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Meet the Warriors' second wave, starring Harrison Barnes and Andre Iguodala

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There's more to Golden State than the Splash Brothers. The supporting cast is deep and talented.

Kelley L Cox-USA TODAY Sports

Everyone tuning into the NBA Finals will be familiar with the Warriors' infamous guard battery: Stephen Curry and Klay Thompson. The Splash Brothers own the title of best backcourt in the NBA, and second place is further away than Mars. You'll also know something about Draymond Green, the motormouth defensive savant who represents the heart and soul of the Warriors. And there's Andrew Bogut, a former No. 1 pick who anchors the interior and ensures all opponents walk away with at least one bruise for their trouble. The coach, Steve Kerr, is becoming a bit of a celebrity, too, as one of most successful, respected leaders in memory.

Then there's the second wave of the Warriors, the one that ended the Rockets' season on Wednesday. Harrison Barnes is the fifth Beatle of the Warriors' starting lineup and Andre Iguodala is one of the more expensive sixth men in the league. Both had huge roles in vanquishing the Zombie Rockets in Game 5, and both figure to have massive roles against LeBron James in the Finals.

Barnes represents the Warriors' final lottery pick, one the team clearly tanked to land. The history is well known to close observers: Golden State owed the Jazz a first-round pick in 2012, but it would stay with the Warriors only if it fell in the top seven. Golden State's record flitted around the seventh-worst zone much of the season.

At the deadline, the Warriors traded Monta Ellis for a very injured Bogut. (That deal worked out in the immediate term and in the long-term.) Mark Jackson began making some unusual roster decisions in the final weeks of the season, including "resting" rookie Klay Thompson in the second half of a close game. And in the end, the Warriors barely kept their pick and took Barnes, who at one time was considered a potential No. 1 pick and a can't-miss prospect.

Barnes' production is not incredible. He has the numbers of a fourth option, which is appropriate considering he is the Warriors' fourth option in the starting lineup. His usage rate (15 percent) was really low this regular season, and while his defense and outside shooting are good, he's obviously in the shadows of his teammates on both accounts. He's a true three-and-D for the Warriors for the most part ... except when Golden State needs him to be more.

Like in Game 5, with Thompson picking up some mind-boggling fouls and Curry shooting poorly (in part due to some ludicrous attempts). The Warriors needed Barnes to be more in the fourth as Thompson suffered a sharp knee to the head. Barnes had 13 points on 5-of-10 shooting in the fourth, and 24 for the game as the Rockets ran off the small forward to chase the others.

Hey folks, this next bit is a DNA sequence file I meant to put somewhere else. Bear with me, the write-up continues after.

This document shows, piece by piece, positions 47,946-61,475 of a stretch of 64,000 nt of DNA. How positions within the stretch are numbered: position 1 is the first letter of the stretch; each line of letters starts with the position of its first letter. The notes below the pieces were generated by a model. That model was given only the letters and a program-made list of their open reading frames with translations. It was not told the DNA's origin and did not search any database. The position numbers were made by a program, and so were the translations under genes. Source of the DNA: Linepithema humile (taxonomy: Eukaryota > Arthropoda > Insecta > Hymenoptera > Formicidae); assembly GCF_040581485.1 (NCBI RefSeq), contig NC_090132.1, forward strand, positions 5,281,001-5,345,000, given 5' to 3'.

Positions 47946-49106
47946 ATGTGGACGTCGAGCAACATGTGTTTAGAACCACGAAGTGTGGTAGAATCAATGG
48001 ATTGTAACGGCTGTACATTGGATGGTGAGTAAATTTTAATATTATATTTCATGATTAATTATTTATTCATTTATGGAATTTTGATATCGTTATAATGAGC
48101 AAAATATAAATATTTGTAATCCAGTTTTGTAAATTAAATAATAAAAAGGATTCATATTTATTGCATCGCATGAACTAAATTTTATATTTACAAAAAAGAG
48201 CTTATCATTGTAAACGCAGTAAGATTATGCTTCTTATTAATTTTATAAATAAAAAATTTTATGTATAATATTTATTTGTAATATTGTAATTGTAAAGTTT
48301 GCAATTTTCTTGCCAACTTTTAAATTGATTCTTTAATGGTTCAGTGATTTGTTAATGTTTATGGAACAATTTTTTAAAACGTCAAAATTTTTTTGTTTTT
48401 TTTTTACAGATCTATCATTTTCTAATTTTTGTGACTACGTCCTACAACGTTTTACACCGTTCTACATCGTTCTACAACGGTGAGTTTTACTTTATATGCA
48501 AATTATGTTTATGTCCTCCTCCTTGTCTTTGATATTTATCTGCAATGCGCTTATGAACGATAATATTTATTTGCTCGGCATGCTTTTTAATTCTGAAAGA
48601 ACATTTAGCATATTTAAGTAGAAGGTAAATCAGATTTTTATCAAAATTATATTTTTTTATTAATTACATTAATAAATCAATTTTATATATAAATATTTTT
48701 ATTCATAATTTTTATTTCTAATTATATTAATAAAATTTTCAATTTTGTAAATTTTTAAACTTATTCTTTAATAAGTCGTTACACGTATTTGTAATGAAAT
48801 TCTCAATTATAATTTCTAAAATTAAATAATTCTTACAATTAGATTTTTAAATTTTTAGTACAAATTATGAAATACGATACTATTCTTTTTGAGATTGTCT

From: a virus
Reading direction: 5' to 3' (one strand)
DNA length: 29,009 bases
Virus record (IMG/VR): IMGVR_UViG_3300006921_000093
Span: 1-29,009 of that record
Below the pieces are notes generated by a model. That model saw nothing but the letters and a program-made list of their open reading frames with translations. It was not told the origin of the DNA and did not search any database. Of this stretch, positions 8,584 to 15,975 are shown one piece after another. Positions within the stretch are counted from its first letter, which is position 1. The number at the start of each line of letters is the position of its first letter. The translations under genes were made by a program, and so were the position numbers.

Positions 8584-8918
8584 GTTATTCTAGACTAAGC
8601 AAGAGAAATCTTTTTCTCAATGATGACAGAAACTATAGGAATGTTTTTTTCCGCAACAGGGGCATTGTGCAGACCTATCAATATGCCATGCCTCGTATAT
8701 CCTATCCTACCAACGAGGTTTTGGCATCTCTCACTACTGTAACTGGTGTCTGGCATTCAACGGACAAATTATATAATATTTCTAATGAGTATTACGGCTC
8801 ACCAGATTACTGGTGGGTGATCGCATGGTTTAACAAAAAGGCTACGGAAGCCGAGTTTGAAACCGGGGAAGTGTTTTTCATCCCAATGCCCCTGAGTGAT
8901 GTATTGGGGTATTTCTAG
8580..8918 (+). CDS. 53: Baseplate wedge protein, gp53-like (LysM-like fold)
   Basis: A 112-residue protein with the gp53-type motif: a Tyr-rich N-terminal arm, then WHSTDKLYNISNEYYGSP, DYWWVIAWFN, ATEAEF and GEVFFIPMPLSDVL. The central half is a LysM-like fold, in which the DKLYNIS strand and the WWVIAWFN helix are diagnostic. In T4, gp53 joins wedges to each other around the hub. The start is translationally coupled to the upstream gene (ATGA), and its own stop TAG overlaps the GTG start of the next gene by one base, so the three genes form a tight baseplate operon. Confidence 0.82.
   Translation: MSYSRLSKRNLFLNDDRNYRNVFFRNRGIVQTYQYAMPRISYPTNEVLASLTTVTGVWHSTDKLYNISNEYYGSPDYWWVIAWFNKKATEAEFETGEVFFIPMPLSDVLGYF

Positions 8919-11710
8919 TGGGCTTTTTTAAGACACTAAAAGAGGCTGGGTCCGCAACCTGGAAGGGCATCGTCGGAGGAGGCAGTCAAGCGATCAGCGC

Late-game Barnes was more than a spot-up shooter. Iguodala consistently looked for him, and the former Tar Heel did some ISO work and crashed the offensive boards. If given space to blossom into more full-time, he'd be a really good third option offensively and perhaps a decent second option. (Second and third options get paid a lot more than fourth options.) He has some Michael Finley in his game, but with the modern twist of longer range and physical length.

Iguodala was once given a team to lead: the post-Iverson Sixers. That did not go tremendously well, but Iguodala did make an All-Star team and took Philadelphia to the playoffs several times with a lackluster roster. We learned a few things in that extended experiment.

The first is that though Iguodala is multi-talented and especially good as both a slasher and a passer, he cannot be the center of any offense. The other thing we learned is that Iguodala is one of the league's very best wing defenders, despite a relative lack of official honors for his work on that end. (Iguodala earned just one All-Defense nod in Philly and one in Golden State.)

He did work on James Harden in Game 5. While Iguodala never covered Harden full-time in the series, he had his battles. He won every single one on Wednesday. That's what Iguodala brings off the bench for Golden State: elite wing defense plus that offensive versatility that will more often see him in a creator role than scoring.

No other team in the NBA brings a defender the caliber of Iguodala off of the bench. When he signed for four years and $48 million two years ago, it looked like a modest overpay given his age and style of play. Needless to say, it's paid off. Iguodala deserved more consideration for Sixth Man of the Year given his huge role and contributions; he's proving his worth just about every minute he's on the court these days.

Yes, the Warriors are scary because of Curry and Klay, Bogut in the middle and Green everywhere else. But the Warriors are an absolute nightmare to face because even if you can get past that fantastic four, damned good players like Barnes, Iguodala, Shaun Livingston and even Festus Ezeli are waiting for you.

Like the Spurs of the past two seasons, the Warriors are entering the Finals ridiculously deep when facing a team that relies heavily on LeBron James. It'll be a fight, but it's hard to see how even LeBron can withstand the waves Golden State will send at him.